This manuscript was quite probably written by the author himself--or at least that is what the evidence of the colophon here and in another, related manuscript points to. If this conjecture is true it would make this manuscript all the more important, as one of the relatively few examples of the author as scribe in the Renaissance.

Parchment, 113 leaves, 219 x 160 (212 x 155) mm, in Italian, written in a partially cursive bookhand.

Books of Hours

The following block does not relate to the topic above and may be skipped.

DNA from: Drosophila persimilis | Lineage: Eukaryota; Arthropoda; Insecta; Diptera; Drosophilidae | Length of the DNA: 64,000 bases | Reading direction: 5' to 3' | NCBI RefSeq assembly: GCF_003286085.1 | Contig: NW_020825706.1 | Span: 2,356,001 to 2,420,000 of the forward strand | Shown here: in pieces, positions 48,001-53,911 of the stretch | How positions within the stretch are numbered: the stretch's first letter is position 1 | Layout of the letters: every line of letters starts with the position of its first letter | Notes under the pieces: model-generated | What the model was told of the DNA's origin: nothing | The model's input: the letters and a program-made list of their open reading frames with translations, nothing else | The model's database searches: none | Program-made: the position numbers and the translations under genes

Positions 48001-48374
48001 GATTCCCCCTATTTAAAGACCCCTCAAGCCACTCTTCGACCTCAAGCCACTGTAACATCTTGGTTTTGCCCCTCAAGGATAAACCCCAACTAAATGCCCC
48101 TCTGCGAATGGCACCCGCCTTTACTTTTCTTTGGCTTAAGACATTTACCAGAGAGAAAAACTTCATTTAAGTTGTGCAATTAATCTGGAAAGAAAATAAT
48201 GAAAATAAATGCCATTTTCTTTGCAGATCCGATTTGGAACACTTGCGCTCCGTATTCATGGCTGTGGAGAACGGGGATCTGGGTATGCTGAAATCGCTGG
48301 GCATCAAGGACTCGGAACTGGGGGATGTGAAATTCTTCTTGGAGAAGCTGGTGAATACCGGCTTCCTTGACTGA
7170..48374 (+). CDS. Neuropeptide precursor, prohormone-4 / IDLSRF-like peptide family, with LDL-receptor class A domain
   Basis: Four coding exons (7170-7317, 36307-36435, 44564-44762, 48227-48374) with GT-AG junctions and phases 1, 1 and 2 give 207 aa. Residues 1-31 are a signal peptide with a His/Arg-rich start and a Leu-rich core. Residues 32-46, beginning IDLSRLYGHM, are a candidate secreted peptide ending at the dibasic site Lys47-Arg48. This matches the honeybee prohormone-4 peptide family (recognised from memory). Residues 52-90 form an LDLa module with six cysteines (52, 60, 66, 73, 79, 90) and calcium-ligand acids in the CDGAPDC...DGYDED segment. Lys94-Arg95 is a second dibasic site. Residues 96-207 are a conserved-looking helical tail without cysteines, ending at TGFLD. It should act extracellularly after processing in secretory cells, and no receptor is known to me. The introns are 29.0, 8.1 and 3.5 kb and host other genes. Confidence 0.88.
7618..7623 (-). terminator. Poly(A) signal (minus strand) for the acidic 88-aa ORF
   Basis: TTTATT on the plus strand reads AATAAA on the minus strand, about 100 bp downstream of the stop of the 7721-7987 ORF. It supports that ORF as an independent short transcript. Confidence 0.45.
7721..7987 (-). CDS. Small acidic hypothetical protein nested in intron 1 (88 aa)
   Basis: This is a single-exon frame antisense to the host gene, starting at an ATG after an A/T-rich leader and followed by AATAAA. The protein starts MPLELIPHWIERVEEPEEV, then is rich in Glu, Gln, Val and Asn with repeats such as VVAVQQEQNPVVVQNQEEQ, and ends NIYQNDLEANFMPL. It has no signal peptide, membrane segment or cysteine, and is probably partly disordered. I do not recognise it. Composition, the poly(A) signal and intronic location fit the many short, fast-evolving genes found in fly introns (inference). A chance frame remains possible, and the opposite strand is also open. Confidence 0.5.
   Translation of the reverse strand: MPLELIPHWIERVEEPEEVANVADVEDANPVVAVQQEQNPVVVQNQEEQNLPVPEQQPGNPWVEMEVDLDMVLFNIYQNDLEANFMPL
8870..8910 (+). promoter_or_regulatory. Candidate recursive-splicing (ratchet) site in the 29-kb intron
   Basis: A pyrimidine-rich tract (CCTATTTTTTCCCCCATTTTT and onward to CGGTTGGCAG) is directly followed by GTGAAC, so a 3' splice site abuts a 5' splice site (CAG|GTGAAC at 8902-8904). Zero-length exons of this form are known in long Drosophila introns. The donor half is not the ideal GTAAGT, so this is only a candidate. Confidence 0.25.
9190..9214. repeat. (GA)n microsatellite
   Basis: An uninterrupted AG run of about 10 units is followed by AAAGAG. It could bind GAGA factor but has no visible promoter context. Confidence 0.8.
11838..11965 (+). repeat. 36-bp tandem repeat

Book of Hours (use of Rome)

Utrecht, 1475-1500

In addition to the style of the miniatures, a Dutch provenance, and notes written in Dutch in the late fifteenth century, the inclusion in the calendar of St. Willibrod, Bishop of Utrecht (d. 739), points to the manuscript's probable origin there. The miniature shown here is the traditional illustration for the Seven Penitential Psalms: King David, his crown humbly resting at his feet, kneels penitently in prayer. His harp identifies him as the Psalmist. In the background is the city of Jerusalem, envisioned here as a series of Gothic edifices.

Fig. 1: Parchment, 129 folios, 111 x 76 (60 x 38) mm, 1 column, 18 lines, in Latin, written in Gothic script.

Books of Devotion

Lectionary (sanctorale and commons)

Rome (S. Lorenzo in Panisperna), late sixteenth century